132 units of demand, just to get back into stock, and then the demand would settle down to the average. Total demand for the week would be at least 200 units. The one shipment would not be enough.

“Order another load today,” my boss said with an even tone. “We are going to run out again, but if you order today, perhaps the second wave of stock-outs will be small.” We placed another order in the middle of week 15, and again at the beginning of week 16. The vendor questioned the extra order, but said they could fill it.

We got lucky. We did not run out of stock as quickly as we thought we would. Near the end of week 17, we ran out. The next shipment would arrive eight days later. It took a few days before the stores called the DC, and then called the buyer. The DC told them they knew they would get more in the following week. The buyer did not return the calls. The DC called us, and we told them to be ready for big orders on this SKU, and others too.

We knew it would be big, but not that big. The day after the DC received the next load, they called to say they were out of stock again. The store managers issued rain checks for the product, and kept track of the customers to whom they issued those rain checks. All the store managers manually overrode the system, ordering what they needed to cover all of the rain checks. The first day in stock the DC shipped 136 units, five times the average.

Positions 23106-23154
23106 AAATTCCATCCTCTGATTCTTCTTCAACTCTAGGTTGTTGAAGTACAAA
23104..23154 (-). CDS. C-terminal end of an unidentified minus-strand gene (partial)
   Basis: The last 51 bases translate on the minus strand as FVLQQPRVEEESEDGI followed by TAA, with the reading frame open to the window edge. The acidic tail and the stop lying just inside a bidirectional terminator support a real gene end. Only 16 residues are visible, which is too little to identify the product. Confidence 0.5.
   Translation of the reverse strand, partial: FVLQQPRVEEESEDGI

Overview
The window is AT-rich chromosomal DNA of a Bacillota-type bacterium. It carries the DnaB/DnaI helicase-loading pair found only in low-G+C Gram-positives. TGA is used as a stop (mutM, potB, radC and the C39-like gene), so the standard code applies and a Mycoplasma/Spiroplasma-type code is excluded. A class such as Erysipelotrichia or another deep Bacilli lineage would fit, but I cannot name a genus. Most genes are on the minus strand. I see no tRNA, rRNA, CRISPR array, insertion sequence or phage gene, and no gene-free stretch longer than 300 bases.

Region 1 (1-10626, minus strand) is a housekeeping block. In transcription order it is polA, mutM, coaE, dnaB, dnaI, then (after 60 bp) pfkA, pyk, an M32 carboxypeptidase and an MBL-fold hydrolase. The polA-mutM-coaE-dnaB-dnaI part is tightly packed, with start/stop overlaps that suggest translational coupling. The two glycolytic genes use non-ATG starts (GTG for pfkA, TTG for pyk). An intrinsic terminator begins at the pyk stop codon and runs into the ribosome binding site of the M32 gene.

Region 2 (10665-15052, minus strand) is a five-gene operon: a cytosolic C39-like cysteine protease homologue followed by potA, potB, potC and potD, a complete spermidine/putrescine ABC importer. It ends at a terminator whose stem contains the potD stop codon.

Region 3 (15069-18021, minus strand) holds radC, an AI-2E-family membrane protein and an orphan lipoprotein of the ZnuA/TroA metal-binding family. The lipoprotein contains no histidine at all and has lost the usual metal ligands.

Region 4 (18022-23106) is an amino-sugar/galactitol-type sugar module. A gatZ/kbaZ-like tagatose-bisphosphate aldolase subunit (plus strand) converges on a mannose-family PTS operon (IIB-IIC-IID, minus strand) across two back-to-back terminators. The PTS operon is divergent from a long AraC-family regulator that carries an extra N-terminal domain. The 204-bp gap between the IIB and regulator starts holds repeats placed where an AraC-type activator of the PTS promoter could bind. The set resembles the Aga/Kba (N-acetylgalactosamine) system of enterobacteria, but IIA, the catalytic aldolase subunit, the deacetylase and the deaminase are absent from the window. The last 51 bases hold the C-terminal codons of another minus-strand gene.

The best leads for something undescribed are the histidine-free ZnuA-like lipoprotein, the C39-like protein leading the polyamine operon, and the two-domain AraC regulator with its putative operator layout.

The DC was out of stock six days. My manager knew that we would see a second wave. What he did not expect was the reaction of the store managers. While they were out of stock, more people wanted to buy the product. And the managers issued more rain checks. And they again manually increased their orders, this time totaling 163 units in the first day after the load came in.

Thankfully, the extra truck we ordered in the rotation arrived.


It was week 20 when we realized that we still did not have enough inventory in the pipeline to recover. We placed another mid-week order as a make-up, and on week 25 that order rolled in. The DC inventory shot up again, almost as high as it was before the CFO got involved. We held our breath, hoping the inventory would work down, and that we would not get another “Do Not Order” email.

We didn’t. But it wasn’t long before we ran out of stock again and had to slip another extra order into the mix, and rework the inventory.

This time, we did not rely on 25 units as safety stock. We pushed the safety stock to 50 units, and after a while the demand started to settle. We never expected the store managers to issue so many rain checks, or for so many customers to redeem them.

Could we have avoided the OSWO’s (Oh Shoot, We’re Out) with the right safety stock? Perhaps. We needed to understand that this one SKU drove the sales for another 20 SKUs. They depended on this SKU to be in stock. Perhaps we could have carried more stock on this one SKU, and less of the others, and still kept in the $300,000 working capital limit.

No amount of safety stock would have kept the CFO from issuing the “Do Not Order” directive. It would be easy to blame him (and we did), but we did not know why he had issued the directive.

In the end, safety stock does not prevent stock outs; it only reduces the risk of running out of stock. Demand and supply vary, sometimes much more then we expect.